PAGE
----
The symbolism was striking: Exactly one year after President Obama announced the normalization of relations with Cuba, the two countries’ flags flew side by side atop the scoreboard at Estadio Victoria de Giron.
A scoreboard featuring a massive photograph of Fidel Castro.
Castro’s youngest son, Antonio, has a passion for baseball rather than the family business of politics. But he’s well aware — more than ever after these last three days — of how baseball could be a catalyst to help repair five decades of bitterness and distrust between the U.S. and Cuban governments.
“We’re conscious of what baseball means. What we’ve experienced today, and what we’ve experienced these last couple of days, is very exciting,” Castro said Thursday in a rare interview with American reporters.
“Those of us who work for baseball always have the fans on our minds,” Castro added. “This is just the beginning. I hope to one day be able to say, ‘Well done.’ ”
Castro chose his words carefully, conscious of not contradicting the official position of the Cuban government, which is now led by his uncle, Raul. But his actions this week spoke louder than any statement he could have made.
As vice president of the Cuban baseball federation, Antonio Castro was instrumental in arranging Major League Baseball’s goodwill tour. But he did more than push through paperwork, actively and enthusiastically participating every step of the way.
He was at both of the kids’ clinics MLB put on, mingling with baseball officials and players. He was often seen chatting with Dan Halem, baseball’s chief labor officer. He and Joe Torre, now MLB’s chief baseball officer, got to be fast friends, bonding over a mutual acquaintance and their love for the game.
But perhaps most telling was Castro’s interactions with the four Cuban-born players on the tour, particularly recent defectors Yasiel Puig and Jose Abreu.
It would have been unthinkable for either Puig or Abreu to return to their homeland even a few months ago, considered by the Cuban government to be traitors. Yet Castro hailed them as the returning heroes they are to the Cuban people.
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“Don’t separate Cuban players,” Castro said when asked about the prospects of fielding a “unified” Cuban team at the next World Baseball Classic.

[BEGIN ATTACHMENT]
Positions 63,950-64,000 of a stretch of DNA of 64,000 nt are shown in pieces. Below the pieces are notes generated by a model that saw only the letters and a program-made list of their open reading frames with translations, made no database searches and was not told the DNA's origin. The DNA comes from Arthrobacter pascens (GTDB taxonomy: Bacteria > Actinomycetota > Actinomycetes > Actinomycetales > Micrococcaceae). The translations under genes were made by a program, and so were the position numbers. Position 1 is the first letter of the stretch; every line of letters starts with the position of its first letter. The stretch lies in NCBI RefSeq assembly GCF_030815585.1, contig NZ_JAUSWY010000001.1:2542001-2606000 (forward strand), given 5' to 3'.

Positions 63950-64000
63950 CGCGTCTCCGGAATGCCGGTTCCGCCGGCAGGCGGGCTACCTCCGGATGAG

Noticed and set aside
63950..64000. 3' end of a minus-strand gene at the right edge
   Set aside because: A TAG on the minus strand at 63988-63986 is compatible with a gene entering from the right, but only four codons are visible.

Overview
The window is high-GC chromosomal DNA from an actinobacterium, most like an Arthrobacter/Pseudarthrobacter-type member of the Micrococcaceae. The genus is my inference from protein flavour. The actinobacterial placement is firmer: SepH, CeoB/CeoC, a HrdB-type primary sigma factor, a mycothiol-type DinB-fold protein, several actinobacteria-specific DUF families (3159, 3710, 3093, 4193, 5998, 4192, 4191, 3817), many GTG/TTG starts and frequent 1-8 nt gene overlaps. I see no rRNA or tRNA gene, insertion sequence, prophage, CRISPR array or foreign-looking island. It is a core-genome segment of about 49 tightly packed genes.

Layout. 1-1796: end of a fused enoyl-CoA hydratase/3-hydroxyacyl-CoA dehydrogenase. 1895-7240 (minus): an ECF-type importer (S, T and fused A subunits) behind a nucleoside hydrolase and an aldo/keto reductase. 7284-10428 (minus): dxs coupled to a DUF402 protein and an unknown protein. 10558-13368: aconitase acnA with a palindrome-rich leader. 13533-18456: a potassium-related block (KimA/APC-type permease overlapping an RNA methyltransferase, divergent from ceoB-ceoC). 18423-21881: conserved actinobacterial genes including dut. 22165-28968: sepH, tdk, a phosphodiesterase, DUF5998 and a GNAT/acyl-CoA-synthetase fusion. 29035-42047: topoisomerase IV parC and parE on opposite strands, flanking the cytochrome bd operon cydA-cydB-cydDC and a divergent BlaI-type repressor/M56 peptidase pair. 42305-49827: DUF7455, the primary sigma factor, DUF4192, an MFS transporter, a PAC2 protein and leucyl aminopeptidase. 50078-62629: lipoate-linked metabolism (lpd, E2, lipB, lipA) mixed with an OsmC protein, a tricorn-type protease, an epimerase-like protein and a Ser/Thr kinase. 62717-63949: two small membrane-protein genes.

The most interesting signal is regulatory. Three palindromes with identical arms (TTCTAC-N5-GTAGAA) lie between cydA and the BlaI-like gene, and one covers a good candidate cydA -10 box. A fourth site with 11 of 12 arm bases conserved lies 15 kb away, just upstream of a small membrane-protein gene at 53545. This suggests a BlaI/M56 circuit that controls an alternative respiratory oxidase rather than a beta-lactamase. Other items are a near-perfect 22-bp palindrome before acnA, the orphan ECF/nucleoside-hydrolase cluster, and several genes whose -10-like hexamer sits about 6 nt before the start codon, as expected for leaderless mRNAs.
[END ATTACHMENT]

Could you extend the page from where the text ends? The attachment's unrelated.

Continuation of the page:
“They’re all Cubans.”
And he treated them as such.
When Puig and Abreu stood next to each other after Thursday’s clinic, waiting to do a TV interview, Castro took photos of them. As they signed autographs, Castro ran items back and forth to fans.
“We’re experiencing an era with a new relationship with Major League Baseball and the Players Association, one where we want the baseball players to play baseball,” Castro said. “And where they live in a normal world and they have the same rights.
“… We’re working on a new relationship, one based on respect, where baseball is the language spoken.”
Asked if he thought Puig and Abreu will be able to return home again soon, Castro didn’t say yes.
But he didn’t say no, either.
“We’re working with Major League Baseball,” Castro said. “Like I’ve repeated several times, this is all part of the new relationship. Let’s see what happens in the future.
“We’re not Nostradamus.”
Both MLB and the Cuban federation hope this tour will lead to future league events here. Halem said Tuesday he remains “cautiously optimistic” of games here during spring training, with the Tampa Bay Rays already chosen as the team to participate.
And given the jubilation surrounding this tour, it’s hard not to imagine it becoming a regular event.
The bigger issues involving the free movement of Cuban players — both to the major leagues and between the two countries — will take longer to resolve, and are dependent on further cooperation between the two governments.
Already, relations are improving at a rapid pace. Mail service recently resumed, and an agreement allowing U.S. airlines to operate regularly scheduled commercial flights to Cuba was announced Thursday – while the clinic was going on, in fact.
To credit baseball for this progress is too simplistic. But when icy silence is all the countries have shared for half a century, common ground has to be found somewhere.
“Through baseball, we’re uniting countries,” Castro said. “We’ll work so that one day we can say this is just one of many anniversaries. We don’t work to celebrate anniversaries. We work to live in a normal world, where we can all live in peace through the game of baseball.”
For anyone who doubts whether that can happen, just check out the scoreboard.
Nancy Armour, CubaSí
December 18, 2015